The moment he saw the $7,000 dog made of black walnut, Lonny Piche knew he could sell it for a profit.
The animal was nearly waist-high, a Black Forest carving from 1890s Germany. It was midstride on an exquisite pedestal of rocks and plants, carried a barrel on a rope around its neck and pointed its nose forward.
Piche shot a picture with his phone. He texted it to a customer in Wisconsin and sold the dog within 20 minutes — for $7,500.
It's been a tough slog for most antique dealers over the past decade, as shifting tastes, eBay, thrift stores and the deep recession have cut into profits and emptied shops of customers. But upscale dealers are doing fine.
Find the right buyer, and you can trade a wooden dog for a 2004 Toyota Camry.
"The high end's always been good, and it's still good," said Lincoln Sander, executive director of the Antique Dealers Association of America and an antiques consultant in Newtown, Conn. "The middle market is hurting."
Dealers who are thriving, like Piche, the owner of J&E Antiques in St. Paul, Minn., are gravitating toward furniture and other antiques that cost thousands of dollars, selling them to wealthy customers and other dealers.
For other antique shops — those full of collectibles, midmarket furniture and the occasional $1,000 piece — the outlook is cloudy.
The Minnesota Antique Dealers Association doesn't track the number of shops in the state, but "lots of them have closed," said director Carol Eppel.
Eppel, whose Stillwater, Minn., shop specializes in American Arts and Crafts furniture, said business is improving but the market still punishes all but the
"The really, really, really good stuff is selling," she said.
The latest casualty is This Love of Mine, an antique and vintage shop in Stillwater, whose last day will be Wednesday, according to owner Steve Reeser.
A long winter, rainy weekends in the early part of the summer, and construction in town all contributed to what he calls a "perfect storm" that has forced him out of the trade. He and his wife will sell the shop they've been
running for about two years and move to his hometown, Seattle.
"Everybody in antiques, we're all really confused now," Reeser said. "What is it people want?"
Items under $100 can be sold, and so can items over $1,000, he said, but everything in between sits in the store.
It's no secret that businesses that serve the well-off tend to do better in a slow economy — high-end credit cards, brand-name jewelry, resorts and golf courses. Fine antiques fit the bill.
"The higher-end stuff is more desirable," Reeser said.
Deb Falk, who has owned Antiques on Main in Hastings, Minn., for 15 years, has a shop with several vendor booths and only the occasional item that costs more than $1,000. She's selling about a quarter of what she sold 10 years ago. She and other store owners point to Sept. 11, 2001, as the beginning of the decline. No one's sure exactly why.
"I was just in Georgia a few weeks ago, and they said the same thing," Falk said. "I think we're all having trouble."
Recently at Antiques on Main, an older gentleman shuffled through the door, carrying two washboards and a box of Beanie Babies.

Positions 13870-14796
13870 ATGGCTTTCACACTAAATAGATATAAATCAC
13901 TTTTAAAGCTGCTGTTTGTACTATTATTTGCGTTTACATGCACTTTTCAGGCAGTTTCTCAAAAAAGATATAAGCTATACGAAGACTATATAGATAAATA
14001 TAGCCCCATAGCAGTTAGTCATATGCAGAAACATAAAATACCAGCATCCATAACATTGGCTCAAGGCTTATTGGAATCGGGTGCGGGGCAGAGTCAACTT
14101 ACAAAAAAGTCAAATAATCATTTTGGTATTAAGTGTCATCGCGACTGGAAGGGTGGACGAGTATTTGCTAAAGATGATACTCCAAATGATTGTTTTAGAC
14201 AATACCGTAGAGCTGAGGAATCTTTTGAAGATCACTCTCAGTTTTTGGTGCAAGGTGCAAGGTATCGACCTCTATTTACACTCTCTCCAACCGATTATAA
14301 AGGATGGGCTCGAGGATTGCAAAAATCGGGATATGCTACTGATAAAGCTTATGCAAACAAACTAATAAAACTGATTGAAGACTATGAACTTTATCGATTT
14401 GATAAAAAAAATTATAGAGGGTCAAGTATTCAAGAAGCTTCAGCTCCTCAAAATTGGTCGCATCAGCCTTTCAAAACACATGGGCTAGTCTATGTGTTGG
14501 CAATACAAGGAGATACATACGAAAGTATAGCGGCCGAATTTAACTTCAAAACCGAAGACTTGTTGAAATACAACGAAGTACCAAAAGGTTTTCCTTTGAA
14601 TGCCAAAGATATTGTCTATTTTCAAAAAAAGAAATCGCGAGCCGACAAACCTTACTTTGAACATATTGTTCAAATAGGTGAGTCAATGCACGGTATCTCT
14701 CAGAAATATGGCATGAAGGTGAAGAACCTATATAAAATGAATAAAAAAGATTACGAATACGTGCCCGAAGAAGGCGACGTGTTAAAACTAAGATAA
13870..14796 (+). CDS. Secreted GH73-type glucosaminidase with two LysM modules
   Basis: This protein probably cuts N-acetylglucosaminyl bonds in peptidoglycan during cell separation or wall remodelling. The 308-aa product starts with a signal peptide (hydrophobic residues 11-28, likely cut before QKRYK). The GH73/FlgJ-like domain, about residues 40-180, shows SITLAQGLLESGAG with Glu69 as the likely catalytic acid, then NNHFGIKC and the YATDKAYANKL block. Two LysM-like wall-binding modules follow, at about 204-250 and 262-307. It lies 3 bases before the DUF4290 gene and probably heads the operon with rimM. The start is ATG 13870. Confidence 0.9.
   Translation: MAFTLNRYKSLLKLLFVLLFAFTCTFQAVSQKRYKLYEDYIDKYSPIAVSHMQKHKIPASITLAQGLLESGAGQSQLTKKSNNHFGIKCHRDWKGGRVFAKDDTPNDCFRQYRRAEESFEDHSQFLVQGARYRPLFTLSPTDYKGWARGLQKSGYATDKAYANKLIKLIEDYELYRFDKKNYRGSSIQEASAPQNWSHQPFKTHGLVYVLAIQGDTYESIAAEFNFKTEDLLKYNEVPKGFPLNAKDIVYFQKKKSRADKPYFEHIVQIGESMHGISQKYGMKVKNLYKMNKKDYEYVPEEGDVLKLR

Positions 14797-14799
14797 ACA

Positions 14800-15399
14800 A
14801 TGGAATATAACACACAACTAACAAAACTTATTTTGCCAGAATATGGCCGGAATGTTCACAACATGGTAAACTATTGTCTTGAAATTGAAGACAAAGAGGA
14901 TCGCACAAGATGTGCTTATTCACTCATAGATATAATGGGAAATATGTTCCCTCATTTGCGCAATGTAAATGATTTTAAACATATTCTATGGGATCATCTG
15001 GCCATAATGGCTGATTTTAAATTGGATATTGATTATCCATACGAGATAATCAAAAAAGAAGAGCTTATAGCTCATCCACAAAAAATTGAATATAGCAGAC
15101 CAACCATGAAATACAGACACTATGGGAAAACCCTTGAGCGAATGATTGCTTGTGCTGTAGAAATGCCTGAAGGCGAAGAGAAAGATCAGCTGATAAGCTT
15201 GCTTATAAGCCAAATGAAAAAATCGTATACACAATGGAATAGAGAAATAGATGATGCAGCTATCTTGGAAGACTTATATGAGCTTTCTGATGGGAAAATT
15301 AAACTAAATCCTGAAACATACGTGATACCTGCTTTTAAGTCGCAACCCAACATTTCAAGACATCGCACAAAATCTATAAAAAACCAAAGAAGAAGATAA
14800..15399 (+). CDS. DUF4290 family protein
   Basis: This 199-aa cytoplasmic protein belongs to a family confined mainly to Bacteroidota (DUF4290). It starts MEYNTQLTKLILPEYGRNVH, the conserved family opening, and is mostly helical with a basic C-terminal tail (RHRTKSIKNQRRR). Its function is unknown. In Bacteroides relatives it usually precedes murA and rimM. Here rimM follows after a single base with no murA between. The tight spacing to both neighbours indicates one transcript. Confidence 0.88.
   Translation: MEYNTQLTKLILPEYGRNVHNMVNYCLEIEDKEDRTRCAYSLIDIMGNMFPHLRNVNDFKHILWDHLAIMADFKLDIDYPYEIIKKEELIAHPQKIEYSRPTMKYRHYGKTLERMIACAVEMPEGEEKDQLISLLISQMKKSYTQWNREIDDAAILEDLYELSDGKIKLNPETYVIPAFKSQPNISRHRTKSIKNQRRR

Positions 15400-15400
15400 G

"My wife told me I have to get rid of these, or she's going to get rid of me," the man told Falk's husband, Bill, who helps at the shop.
Falk smiled vaguely and gave the man $10 for the washboards and $2 for the Beanie Babies, then set them on the ground behind the counter as the man walked
Thrift stores are taking business away from antique shops, Deb Falk said, and she doesn't deal in the $5,000 to $10,000 items that Piche can sell with a text
"The rich people, I don't think they'd even come to Hastings," she said. "I don't think we have anything that would interest them."
Reliable antique buyers from the 1990s are getting older and trying to clean house, while young professionals have become notorious in the business for their
indifference to antiques. Meanwhile, eBay has cut the value of countless antiques that were thought rare before the Internet came along and proved they aren't.
Young buyers might want an accent piece or two, but they're certainly not buying many figurines, sets of fine china or decorative plates. "Glassware is gone," Falk said, and most silver is priced at the melt value.
There are exceptions. Pyrex is hot right now, according to Paul Post, publisher of The Old Times, an antique trade newspaper.
There's some feeling in the industry that people in their 20s are starting to spend more time antiquing. But the smart money is on catering to the rich. "The
people who buy at the real high end are that top 1% crowd that you read about in the financial press," said Sander, the consultant in Connecticut. "They're
buying the good stuff."
This has been a transition for Piche, the second-generation antique dealer in St. Paul. He has learned to place more emphasis on upscale customers and the
Internet, and to do most of his business over the phone.
He still has a pile of solid, unremarkable tables that go for less than $1,000. But they're not selling, and he has to keep cutting prices.
"The market collapsed for that kind of stuff," Piche said.
So most of the time, Piche is on the road, looking for furniture that he can sell to specific customers for several thousand dollars, like the Black Forest dog he picked up at an outdoor flea market in Massachusetts.
He snaps up R.J. Horner oak buffets and tables, sets of chairs that go for $600 apiece, benches and tables with intricate carving from the 19th century. He's found new customers in Illinois, Texas and California.
It used to be that when he brought a truckload of furniture back from an out-of-state road trip, dealers from around the Upper Midwest would meet the
truck and buy antiques on the spot.
Now he sells most of it over the phone before he rolls back into St. Paul.
"When the economy gets bad, you've got to attack it somehow," Piche said. "You can't just keep doing what you're doing."